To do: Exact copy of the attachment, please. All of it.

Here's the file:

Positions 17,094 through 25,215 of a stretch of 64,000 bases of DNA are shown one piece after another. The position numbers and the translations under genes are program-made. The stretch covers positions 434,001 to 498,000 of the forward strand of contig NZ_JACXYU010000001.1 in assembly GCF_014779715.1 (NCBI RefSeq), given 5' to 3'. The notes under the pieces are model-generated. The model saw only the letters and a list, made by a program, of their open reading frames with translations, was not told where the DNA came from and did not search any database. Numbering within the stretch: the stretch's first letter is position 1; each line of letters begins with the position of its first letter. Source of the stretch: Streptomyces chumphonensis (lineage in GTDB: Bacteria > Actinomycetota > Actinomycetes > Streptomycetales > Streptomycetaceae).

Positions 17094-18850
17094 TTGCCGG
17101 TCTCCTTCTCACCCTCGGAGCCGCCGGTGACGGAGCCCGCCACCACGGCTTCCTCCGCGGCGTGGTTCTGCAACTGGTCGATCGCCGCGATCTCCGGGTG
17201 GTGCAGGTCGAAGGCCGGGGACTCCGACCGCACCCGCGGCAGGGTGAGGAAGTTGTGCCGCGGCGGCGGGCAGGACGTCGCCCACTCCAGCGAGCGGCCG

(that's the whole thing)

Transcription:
Positions 17,094 through 25,215 of a stretch of 64,000 bases of DNA are shown one piece after another. The position numbers and the translations under genes are program-made. The stretch covers positions 434,001 to 498,000 of the forward strand of contig NZ_JACXYU010000001.1 in assembly GCF_014779715.1 (NCBI RefSeq), given 5' to 3'. The notes under the pieces are model-generated. The model saw only the letters and a list, made by a program, of their open reading frames with translations, was not told where the DNA came from and did not search any database. Numbering within the stretch: the stretch's first letter is position 1; each line of letters begins with the position of its first letter. Source of the stretch: Streptomyces chumphonensis (lineage in GTDB: Bacteria > Actinomycetota > Actinomycetes > Streptomycetales > Streptomycetaceae).

Positions 17094-18850
17094 TTGCCGG
17101 TCTCCTTCTCACCCTCGGAGCCGCCGGTGACGGAGCCCGCCACCACGGCTTCCTCCGCGGCGTGGTTCTGCAACTGGTCGATCGCCGCGATCTCCGGGTG
17201 GTGCAGGTCGAAGGCCGGGGACTCCGACCGCACCCGCGGCAGGGTGAGGAAGTTGTGCCGCGGCGGCGGGCAGGACGTCGCCCACTCCAGCGAGCGGCCG